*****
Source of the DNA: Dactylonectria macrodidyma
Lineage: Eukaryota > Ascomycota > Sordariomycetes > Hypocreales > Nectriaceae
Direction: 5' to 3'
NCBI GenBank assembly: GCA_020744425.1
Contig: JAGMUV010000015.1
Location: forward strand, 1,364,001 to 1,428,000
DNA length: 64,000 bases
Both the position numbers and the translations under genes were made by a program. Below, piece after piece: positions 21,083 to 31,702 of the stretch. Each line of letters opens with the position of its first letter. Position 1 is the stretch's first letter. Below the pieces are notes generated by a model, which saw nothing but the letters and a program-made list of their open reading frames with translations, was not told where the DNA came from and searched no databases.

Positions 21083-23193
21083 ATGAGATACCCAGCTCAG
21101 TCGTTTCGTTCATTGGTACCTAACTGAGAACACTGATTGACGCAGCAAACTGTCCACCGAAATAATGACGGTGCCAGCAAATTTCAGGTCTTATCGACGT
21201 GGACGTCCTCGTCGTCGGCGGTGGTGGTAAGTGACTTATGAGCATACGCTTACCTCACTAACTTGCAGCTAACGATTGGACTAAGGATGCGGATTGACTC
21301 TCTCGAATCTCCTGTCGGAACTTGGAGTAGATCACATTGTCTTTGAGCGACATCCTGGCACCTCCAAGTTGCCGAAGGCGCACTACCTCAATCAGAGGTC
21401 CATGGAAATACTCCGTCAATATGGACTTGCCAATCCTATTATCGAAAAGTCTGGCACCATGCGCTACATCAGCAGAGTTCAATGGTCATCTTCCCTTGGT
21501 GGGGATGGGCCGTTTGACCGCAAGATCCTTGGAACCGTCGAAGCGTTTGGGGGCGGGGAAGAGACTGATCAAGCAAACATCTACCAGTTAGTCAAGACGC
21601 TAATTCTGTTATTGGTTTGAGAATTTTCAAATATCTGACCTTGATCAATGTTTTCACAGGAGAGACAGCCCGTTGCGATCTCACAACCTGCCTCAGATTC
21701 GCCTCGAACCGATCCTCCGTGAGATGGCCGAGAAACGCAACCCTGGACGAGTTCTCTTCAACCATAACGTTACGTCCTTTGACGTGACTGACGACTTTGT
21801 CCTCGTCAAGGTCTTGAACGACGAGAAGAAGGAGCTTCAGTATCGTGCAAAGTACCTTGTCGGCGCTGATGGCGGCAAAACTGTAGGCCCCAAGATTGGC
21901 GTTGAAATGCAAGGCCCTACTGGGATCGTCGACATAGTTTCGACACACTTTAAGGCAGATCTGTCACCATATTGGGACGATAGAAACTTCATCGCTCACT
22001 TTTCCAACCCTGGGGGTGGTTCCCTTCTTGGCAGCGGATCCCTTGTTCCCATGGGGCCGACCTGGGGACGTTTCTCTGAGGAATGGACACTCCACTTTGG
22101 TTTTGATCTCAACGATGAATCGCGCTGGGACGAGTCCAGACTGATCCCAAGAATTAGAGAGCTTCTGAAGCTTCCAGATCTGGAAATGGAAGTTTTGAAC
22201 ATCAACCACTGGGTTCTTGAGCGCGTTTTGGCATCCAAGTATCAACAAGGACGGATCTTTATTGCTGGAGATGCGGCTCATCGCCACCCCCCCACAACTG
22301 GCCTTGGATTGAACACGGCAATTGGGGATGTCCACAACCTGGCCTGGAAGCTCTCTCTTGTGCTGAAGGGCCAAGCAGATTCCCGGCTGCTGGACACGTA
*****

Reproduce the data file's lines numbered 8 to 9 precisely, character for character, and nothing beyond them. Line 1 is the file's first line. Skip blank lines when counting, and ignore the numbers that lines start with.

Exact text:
Both the position numbers and the translations under genes were made by a program. Below, piece after piece: positions 21,083 to 31,702 of the stretch. Each line of letters opens with the position of its first letter. Position 1 is the stretch's first letter. Below the pieces are notes generated by a model, which saw nothing but the letters and a program-made list of their open reading frames with translations, was not told where the DNA came from and searched no databases.

Positions 21083-23193